September 22 2014 Latest news:
Sunday, April 15, 2012
Funnyman’s novel features his house, ghosts, Noel Coward and himself as a ‘mincing, lispy, D-rated celebrity’
Good research is usually vital to produce a cracking book – but comic Julian Clary has gone to amazing lengths for his new spooky detective novel.
He snapped up Noel Coward’s former haunted home near Ashford, and then used it to set the scene in his third book, Briefs Encountered.
Coward was of course behind the 1945 film of a similar name, starring Trevor Howard.
Clary bought the playwright’s manor house six years ago and soon decided it would be a fitting venue for a Coward-esque romp as it dates back to the 15th century. He lived there between 1926-56.
Clary’s book is a glamorous thriller-romance set in and around his own home. And there are ghosts, spirits even. Some of them are a little blithe, too.
Choosing the house was an obvious choice after friend and now neighbour Paul O’Grady mentioned it was up for sale. It needed work, but Clary said he had enjoyed the challenge.
And them came the idea of basing the new book there, considering the links with ghosts, Coward, and even features himself as a “nasty mincing” homosexual.
A lifelong fan of Coward, Clary said it was easy to come up with the bizarre and convoluted tale of gay lovers across the generations.
He told KoS: “It is primarily about the house I live in. This was Noel Coward’s house and there are two storylines. One is a fictional account of a true story of Noel’s time here with his lover Jack Wilson.
“And there is a modern day story about the relationship of an actor called Richard Stent, also set in the same house.
“The two stories alternate and then through ghostly means they come together, if all that makes sense.”
He does have some privacy issues with doing the book based on his own home, and he said: “I don’t really want people to come knocking on the door. In one draft I had changed the name of the house but the publisher didn’t like that. I changed the name of the village.”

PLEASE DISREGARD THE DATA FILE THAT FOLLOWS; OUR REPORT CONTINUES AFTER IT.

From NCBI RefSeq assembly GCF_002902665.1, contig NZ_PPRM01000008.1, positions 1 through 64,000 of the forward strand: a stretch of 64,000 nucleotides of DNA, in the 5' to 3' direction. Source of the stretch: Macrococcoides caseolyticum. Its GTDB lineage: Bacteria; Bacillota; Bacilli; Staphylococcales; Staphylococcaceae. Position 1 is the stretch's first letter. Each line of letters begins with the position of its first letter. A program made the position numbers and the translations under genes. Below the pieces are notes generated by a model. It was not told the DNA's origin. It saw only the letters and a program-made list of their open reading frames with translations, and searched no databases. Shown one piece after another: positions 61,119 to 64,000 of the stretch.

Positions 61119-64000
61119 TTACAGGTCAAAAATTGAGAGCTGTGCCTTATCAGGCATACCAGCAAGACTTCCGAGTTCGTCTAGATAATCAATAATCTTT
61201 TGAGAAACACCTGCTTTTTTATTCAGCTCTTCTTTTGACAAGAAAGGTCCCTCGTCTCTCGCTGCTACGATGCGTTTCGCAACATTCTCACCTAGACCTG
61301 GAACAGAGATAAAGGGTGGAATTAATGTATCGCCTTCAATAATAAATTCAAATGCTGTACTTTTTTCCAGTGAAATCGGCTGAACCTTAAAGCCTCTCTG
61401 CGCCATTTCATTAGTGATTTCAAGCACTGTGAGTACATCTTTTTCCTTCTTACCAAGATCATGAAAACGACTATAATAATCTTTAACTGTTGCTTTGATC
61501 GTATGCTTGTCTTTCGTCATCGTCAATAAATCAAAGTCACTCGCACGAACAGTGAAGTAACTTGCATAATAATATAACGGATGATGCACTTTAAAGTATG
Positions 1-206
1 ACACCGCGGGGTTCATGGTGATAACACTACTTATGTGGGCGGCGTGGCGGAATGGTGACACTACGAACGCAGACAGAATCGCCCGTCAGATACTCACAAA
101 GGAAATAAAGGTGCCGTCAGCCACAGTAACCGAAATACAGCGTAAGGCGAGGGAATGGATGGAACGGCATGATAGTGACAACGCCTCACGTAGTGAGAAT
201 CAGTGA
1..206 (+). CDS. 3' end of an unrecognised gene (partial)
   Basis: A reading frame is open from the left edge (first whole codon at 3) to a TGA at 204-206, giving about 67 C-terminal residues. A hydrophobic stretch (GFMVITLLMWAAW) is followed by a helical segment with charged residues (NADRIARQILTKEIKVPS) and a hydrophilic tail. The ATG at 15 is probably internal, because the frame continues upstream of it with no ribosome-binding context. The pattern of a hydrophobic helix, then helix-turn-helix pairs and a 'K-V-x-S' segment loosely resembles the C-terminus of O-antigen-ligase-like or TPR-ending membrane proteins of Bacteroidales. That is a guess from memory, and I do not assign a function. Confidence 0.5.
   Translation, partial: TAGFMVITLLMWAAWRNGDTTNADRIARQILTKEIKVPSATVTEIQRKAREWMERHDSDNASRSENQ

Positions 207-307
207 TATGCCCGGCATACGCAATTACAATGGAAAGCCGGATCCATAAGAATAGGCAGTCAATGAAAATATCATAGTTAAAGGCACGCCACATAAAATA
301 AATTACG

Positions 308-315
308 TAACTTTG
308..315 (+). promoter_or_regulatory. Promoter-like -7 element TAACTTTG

He included himself in the book, and asked what his character is like, he said: “Oh, he’s horrible.
“He is a mincing, lispy, D-rated celebrity that I am.”
Clary said using another celebrity would have opened a legal can of worms and complications. “I won’t be libelling myself. It is just a comic device,” he said.
As for the inspiration for coming up with the book - Clary said after he moved in, it emerged there were four ghosts there. That, added to the Coward and his wild partying reputation, and he realised the house had some tales to tell.
He said: “I read the letters and diaries of Noel Coward and realised he bought the house at the time he met Jack Wilson and I realised he had bought it so he could conduct his love affair, which was illegal at the time.
“The house is very isolated, he was very rich, and his wild parties here were legendary. He was born in Teddington and I was raised there. I studied him during my education and did a production of Private Lives when I was 21.”
He added: “The book is doing really well, and I would like to think people will be buying it on its merits.
“I know it’s galling for bone fide authors but I can’t do anything about that. I have got to make a living.”
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